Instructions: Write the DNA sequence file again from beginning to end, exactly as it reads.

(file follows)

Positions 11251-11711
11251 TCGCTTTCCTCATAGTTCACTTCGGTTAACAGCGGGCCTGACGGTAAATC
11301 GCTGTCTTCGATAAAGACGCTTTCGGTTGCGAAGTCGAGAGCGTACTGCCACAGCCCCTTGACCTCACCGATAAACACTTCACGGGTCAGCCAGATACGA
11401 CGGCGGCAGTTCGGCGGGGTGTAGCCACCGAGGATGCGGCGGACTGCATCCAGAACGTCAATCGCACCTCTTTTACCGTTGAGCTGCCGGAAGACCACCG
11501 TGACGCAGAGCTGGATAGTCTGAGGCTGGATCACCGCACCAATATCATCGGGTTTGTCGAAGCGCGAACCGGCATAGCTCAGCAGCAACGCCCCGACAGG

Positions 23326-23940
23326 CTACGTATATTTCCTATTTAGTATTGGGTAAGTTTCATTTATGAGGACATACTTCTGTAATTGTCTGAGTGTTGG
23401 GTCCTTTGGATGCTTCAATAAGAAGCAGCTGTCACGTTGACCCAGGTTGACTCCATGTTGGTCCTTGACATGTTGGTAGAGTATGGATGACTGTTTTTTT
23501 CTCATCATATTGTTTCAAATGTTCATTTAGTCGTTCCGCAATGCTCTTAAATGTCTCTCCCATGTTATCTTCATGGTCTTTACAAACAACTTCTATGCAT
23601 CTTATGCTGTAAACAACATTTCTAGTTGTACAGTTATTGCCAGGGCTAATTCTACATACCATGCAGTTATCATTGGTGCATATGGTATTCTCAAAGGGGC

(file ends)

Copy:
Positions 11251-11711
11251 TCGCTTTCCTCATAGTTCACTTCGGTTAACAGCGGGCCTGACGGTAAATC
11301 GCTGTCTTCGATAAAGACGCTTTCGGTTGCGAAGTCGAGAGCGTACTGCCACAGCCCCTTGACCTCACCGATAAACACTTCACGGGTCAGCCAGATACGA
11401 CGGCGGCAGTTCGGCGGGGTGTAGCCACCGAGGATGCGGCGGACTGCATCCAGAACGTCAATCGCACCTCTTTTACCGTTGAGCTGCCGGAAGACCACCG
11501 TGACGCAGAGCTGGATAGTCTGAGGCTGGATCACCGCACCAATATCATCGGGTTTGTCGAAGCGCGAACCGGCATAGCTCAGCAGCAACGCCCCGACAGG

Positions 23326-23940
23326 CTACGTATATTTCCTATTTAGTATTGGGTAAGTTTCATTTATGAGGACATACTTCTGTAATTGTCTGAGTGTTGG
23401 GTCCTTTGGATGCTTCAATAAGAAGCAGCTGTCACGTTGACCCAGGTTGACTCCATGTTGGTCCTTGACATGTTGGTAGAGTATGGATGACTGTTTTTTT
23501 CTCATCATATTGTTTCAAATGTTCATTTAGTCGTTCCGCAATGCTCTTAAATGTCTCTCCCATGTTATCTTCATGGTCTTTACAAACAACTTCTATGCAT
23601 CTTATGCTGTAAACAACATTTCTAGTTGTACAGTTATTGCCAGGGCTAATTCTACATACCATGCAGTTATCATTGGTGCATATGGTATTCTCAAAGGGGC